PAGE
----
UN Security Council passes resolution demanding Gaza ceasefire – as US abstains

UN Security Council passes resolution demanding Gaza ceasefire – as US abstains
  • PublishedMarch 26, 2024

The US abstained from the proposal, which also called for the immediate release of hostages and the expansion of aid into Gaza.

The United Nations Security Council has passed a resolution that demands a ceasefire in Gaza for the rest of Ramadan.

The Muslim holy month began on 10 March and is set to finish on 9 April – meaning the council is calling for a two-week truce, though the proposal said the pause in fighting should lead “to a permanent sustainable ceasefire”.

The US abstained from the vote, with the 14 other council members – including RussiaChina and the UK – voting in favour.

The resolution also demanded the immediate, unconditional release of all hostages – not linked to a timeline – and “emphasises the urgent need to expand the flow of humanitarian assistance to… the Gaza Strip”.

After the vote, Israeli Prime Minister Benjamin Netanyahu cancelled a planned delegation visit to Washington as “the US withdrew from its consistent position”.

In a statement, Mr Netanyahu’s office said “the US did not veto the new text that calls for a ceasefire without the condition of releasing the abductees”, and called the American abstention a “clear retreat”.

“This withdrawal hurts both the war effort and the effort to release the hostages, because it gives Hamas hope that international pressure will allow them to accept a ceasefire without the release of our hostages,” the office said.

The Israeli delegation was to present White House officials with plans for an expected ground invasion of the strategic Gaza town of Rafah, where more than one million Palestinian civilians have sought shelter from the war.

Meanwhile, Hamas welcomed the UN resolution and said it “affirms readiness to engage in immediate prisoner swaps on both sides”.

Vote ‘does not represent policy shift’, US says

On Friday, Russia and China vetoed a US-sponsored resolution that would have supported “an immediate and sustained ceasefire” in the Israeli-Hamas conflict.

The council had adopted two resolutions on the worsening humanitarian situation in Gaza since the start of the war but Friday’s proposal marked the first time the US has backed a resolution containing the word “ceasefire” – reflecting a toughening of the Biden administration’s stance towards Israel.

But the White House said after Monday’s vote that the US abstention “does not represent a shift in policy” and that the resolution “did not have language the US deems essential”.

US ambassador to the UN Linda Thomas-Greenfield said the US “fully supports” the resolution’s “critical objectives” despite its abstention.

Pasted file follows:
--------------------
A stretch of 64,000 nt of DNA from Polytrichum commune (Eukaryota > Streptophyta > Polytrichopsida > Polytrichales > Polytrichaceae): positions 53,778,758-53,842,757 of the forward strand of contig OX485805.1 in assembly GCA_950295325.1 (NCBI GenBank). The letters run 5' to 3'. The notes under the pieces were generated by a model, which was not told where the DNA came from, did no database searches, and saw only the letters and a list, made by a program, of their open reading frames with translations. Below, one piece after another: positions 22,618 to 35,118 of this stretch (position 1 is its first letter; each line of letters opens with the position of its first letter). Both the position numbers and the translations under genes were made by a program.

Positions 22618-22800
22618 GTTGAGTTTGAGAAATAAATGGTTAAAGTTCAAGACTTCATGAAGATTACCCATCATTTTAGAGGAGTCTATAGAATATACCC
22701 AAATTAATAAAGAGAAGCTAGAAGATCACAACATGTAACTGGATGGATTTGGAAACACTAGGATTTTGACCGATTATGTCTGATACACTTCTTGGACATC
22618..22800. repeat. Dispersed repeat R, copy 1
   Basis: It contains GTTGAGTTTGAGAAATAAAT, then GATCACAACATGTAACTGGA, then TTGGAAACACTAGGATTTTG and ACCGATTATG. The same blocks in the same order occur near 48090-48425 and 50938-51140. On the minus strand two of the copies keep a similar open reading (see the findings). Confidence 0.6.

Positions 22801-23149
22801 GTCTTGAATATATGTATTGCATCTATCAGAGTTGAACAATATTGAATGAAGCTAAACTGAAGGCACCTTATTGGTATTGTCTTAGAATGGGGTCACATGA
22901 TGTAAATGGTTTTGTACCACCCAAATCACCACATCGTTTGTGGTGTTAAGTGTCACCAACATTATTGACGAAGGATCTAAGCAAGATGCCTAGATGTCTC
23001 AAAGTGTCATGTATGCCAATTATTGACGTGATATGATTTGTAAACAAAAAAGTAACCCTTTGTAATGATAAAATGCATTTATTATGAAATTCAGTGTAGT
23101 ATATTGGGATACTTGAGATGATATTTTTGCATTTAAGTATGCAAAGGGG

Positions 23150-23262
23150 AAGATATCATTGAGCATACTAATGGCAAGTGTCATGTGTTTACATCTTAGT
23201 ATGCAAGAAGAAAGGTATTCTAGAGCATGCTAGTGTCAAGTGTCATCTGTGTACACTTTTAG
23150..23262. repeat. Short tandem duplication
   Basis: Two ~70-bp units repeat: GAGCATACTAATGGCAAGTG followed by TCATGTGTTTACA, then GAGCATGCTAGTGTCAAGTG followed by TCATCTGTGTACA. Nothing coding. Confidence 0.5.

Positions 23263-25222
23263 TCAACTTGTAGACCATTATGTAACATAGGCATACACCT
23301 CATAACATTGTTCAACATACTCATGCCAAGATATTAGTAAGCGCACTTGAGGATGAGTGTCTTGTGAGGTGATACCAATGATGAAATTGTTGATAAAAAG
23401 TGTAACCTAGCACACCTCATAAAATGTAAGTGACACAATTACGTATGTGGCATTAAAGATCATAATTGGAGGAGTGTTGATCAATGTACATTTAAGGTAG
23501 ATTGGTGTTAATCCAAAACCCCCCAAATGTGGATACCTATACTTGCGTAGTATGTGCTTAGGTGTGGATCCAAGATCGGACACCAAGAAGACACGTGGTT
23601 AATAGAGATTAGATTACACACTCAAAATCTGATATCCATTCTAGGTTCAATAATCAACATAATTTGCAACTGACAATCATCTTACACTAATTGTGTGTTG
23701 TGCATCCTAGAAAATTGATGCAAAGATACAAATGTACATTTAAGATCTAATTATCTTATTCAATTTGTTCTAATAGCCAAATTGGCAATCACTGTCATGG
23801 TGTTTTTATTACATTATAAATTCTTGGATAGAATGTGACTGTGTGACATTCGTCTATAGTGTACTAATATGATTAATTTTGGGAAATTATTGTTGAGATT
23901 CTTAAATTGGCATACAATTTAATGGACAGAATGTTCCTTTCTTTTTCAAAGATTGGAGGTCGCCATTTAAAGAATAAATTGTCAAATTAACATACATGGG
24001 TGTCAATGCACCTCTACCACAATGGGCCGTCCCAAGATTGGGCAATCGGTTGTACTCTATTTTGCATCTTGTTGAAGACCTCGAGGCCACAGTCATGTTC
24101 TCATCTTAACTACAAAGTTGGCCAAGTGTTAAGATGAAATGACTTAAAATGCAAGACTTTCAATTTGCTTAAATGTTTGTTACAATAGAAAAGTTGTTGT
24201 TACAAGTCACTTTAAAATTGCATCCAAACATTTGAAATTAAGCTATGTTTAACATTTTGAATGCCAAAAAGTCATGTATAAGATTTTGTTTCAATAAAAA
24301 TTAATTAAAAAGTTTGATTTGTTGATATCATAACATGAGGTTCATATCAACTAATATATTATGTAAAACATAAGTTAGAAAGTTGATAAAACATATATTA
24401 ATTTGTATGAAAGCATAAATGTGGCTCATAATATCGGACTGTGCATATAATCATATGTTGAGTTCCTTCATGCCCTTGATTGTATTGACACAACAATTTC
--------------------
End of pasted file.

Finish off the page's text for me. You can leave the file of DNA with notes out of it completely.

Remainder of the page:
“In fact, they were the foundation of the resolution we put forward last week – a resolution that Russia and China vetoed.”

Resolution ‘could have come months ago’

Emphasising that her country’s support for the objectives “is not simply rhetorical”, Ms Thomas-Greenfield said the US “is working around the clock to make them real on the ground through diplomacy”.

She also said a ceasefire could have come “months ago” had Hamas been ready to release the hostages, accusing the Palestinian group of throwing roadblocks in the path of peace.

“So today my ask to members of this council… is ‘speak out and demand unequivocally that Hamas accepts the deal on the table’,” she said.

The US had vetoed three previous resolutions demanding a ceasefire in Gaza, the most recent a measure backed by the 22-nation Arab Group at the UN on 20 February.

Vote ‘sends clear and united message’

In explaining the UK’s support of the proposal, Dame Barbara Woodward, the country’s ambassador to the UN, said she “regrets that this resolution has not condemned” the 7 October attack but welcomed the ongoing diplomatic efforts by EgyptQatar and the US.

She said: “The resolution sends a clear and united message on the need for international humanitarian law to be upheld and for aid to be scaled up urgently, including the lifting of all barriers impeding its delivery.

“We need to focus on how we chart the way from an immediate humanitarian pause to a lasting sustainable peace without a return to fighting.”

Pic: WHO/Reuters
A view of damage to the facade of Al-Awda Hospital, amid the ongoing conflict between Israel and Hamas, in Gaza, in this still image taken from video released March 21, 2024. World Health Organization (WHO)/Handout via REUTERS THIS IMAGE HAS BEEN SUPPLIED BY A THIRD PARTY. NO RESALES. NO ARCHIVES. MANDATORY CREDIT
Image:The damage to al Awda Hospital in Gaza in a picture taken last week. Pic: WHO/Reuters

UN secretary-general Antonio Guterres said on social media after Monday’s vote that the resolution “must be implemented”, adding: “Failure would be unforgivable.”

More than 32,000 Palestinians have been killed during the fighting in Gaza, according to the Hamas-led health ministry.

It does not differentiate between civilians and combatants in its toll, but says women and children make up two thirds of the dead.

The Israeli strikes were in retaliation for the 7 October attack, when Hamas killed around 1,200 people in southern Israel and took hundreds of others hostage.

Gaza also faces a dire humanitarian emergency, with a UN-backed report published last week stating “famine is imminent” in northern Gaza.

It added that an escalation of the war could push half of the territory’s 2.3 million people to the brink of starvation.


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